How to set your goals
Whether you have small dreams or high expectations, goal setting allows you to plan how you want to move in life. Some achievements can take a lifetime to achieve, while others can be completed in the course of a day. Whether you are setting general overarching goals or planning specific manageable goals, you will feel a sense of accomplishment and self-worth. The introduction may seem daunting, but you can build even the highest dream.
Initially, define achievable
Ask yourself some important questions about what you want in your life. What do you want to achieve: today, in a year, in your life? The answers to that question can be as general as “I want to be happy” or “I want to help people”. One goal of professional life can be to open your own business. A fitness goal can be to become fit. A personal goal may be to have a family someday. These goals can be incredibly broad.
Less specific goals
Consider areas of your life that you want to change or that you feel you would like to develop over time. Areas may include: career, finance, family, education or health. Start asking yourself what you would like to achieve in each area and how you would like to address it within five years. For the “I want to be in shape” life goal, you can set the smaller goals “I want to eat healthier” and “I want to run a marathon”. For the life goal “I want to open my own business“, the smaller goals can be “I want to learn how to run a business efficiently” and “I want to open an independent bookstore”. They are practical examples that you can take.
Now that you know more or less what you want to accomplish in a few years’ time, set concrete goals to start working now. Give yourself a time frame within a reasonable time frame (no more than a year for short-term goals). Writing your goals will make them more difficult to ignore, consequently, holding them accountable for them. To stay in shape, your first goals may be to eat more vegetables and run 5k. To start your own business, your first goals may be to take an accounting class and find the perfect place for your bookstore.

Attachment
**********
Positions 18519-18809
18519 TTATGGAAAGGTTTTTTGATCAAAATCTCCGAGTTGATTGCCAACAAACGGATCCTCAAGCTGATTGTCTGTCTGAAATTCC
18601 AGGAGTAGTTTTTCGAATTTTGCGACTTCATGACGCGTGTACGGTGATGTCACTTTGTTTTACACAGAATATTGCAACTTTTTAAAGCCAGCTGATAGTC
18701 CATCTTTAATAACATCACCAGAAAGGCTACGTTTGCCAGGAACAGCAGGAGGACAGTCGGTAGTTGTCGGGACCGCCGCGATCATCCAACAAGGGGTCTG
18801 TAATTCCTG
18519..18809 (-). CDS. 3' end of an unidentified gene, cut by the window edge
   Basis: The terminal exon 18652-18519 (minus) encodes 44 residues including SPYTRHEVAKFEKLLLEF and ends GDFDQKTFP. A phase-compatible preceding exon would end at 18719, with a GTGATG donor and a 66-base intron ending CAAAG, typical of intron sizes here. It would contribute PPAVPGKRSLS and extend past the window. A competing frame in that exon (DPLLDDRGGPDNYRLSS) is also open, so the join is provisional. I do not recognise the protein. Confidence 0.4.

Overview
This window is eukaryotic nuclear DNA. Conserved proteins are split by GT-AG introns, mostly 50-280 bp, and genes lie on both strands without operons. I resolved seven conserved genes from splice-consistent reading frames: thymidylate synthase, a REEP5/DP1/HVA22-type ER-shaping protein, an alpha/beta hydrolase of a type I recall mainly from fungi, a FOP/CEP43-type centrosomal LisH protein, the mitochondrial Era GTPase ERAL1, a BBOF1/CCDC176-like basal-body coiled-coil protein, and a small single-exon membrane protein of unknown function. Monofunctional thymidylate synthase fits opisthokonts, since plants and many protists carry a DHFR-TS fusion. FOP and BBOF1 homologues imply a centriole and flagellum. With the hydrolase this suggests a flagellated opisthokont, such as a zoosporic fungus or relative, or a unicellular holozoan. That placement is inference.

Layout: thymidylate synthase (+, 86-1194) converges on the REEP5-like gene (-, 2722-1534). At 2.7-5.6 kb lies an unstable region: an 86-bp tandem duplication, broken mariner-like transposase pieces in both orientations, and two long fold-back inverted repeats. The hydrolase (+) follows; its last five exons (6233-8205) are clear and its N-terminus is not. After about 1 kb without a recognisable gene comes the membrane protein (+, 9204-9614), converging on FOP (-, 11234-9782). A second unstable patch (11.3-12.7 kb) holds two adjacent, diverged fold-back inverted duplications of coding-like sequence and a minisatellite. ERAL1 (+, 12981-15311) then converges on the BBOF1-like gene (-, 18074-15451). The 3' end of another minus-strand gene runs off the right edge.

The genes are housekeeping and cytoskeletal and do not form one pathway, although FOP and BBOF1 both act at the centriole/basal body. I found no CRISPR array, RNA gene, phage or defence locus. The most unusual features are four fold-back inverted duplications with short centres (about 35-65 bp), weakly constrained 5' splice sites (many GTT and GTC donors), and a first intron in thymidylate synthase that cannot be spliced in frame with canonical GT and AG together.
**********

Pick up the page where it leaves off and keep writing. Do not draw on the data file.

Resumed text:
Can change your goals
You may find yourself determined in relation to the general goals of life, but take the time to reevaluate your minor goals. Are you carrying them out according to your deadline?
Are they still needed to keep you on track for your bigger life goals? Allow yourself the flexibility to adjust your goals. To stay in shape, you may have mastered the 5K race. Perhaps after running a few and working to improve your personal best moments, you should adjust your goal from “running 5 km” to “running 10 km”. Eventually, you can move on to “running a half marathon” and then “running a marathon.” To open your own business, after completing the first goals of taking an accounting class and finding a location, you can set new goals for obtaining a commercial loan to purchase a space and apply for the appropriate commercial licensing through the local government. Then, you can move on to buy (or lease) the space, get the books you need, hire employees, and open your doors to business. Eventually, you can even work on opening a second location!
Use more effective strategies
When setting goals, they must answer highly specific questions of who, what, where, when and why. For each specific goal you set, you must ask yourself why it is a goal and how it helps your life goals. To become fit (which is very general), you have created the more specific goal “running a marathon”, which starts with the short term goal “running 5 km”. When you set each short-term goal – how to run a 5K, you can answer the questions: Who? Me what? Perform a 5K. At where? At the local park. When? 6 weeks from now. Because? Work towards my goal of running a marathon.
To open your own business, you created the short-term goal “take an accounting class”. This can answer the questions: Who? Me what? Take an accounting class. At where? At the library. When? Every Saturday for 5 weeks. Because? To learn how to manage a budget for my company.
Track your goals
To track our progress, goals must be quantifiable. “I will walk more” is much more difficult to track and measure than “Every day I will walk the track 16 times”. Essentially, you will need some ways to determine if you are reaching your goal. “Running a 5K” is a measurable goal. You know for sure when you did it. It may be necessary to set an even shorter time goal of “traveling at least 5 km, 3 times a week” to work towards your first 5 km. After your first 5 km, a measurable goal would be “to run another 5 km in a month, but take 4 minutes of my time”.
Likewise, “taking an accounting class” is measurable because it is a specific class that you will sign up to attend and attend each week. A less measurable version would be “learn about accounting”, which is vague, because it is difficult to know when you “finish” learning about accounting. Tell us, did you like these tips?
Read too: How and why to create financial planning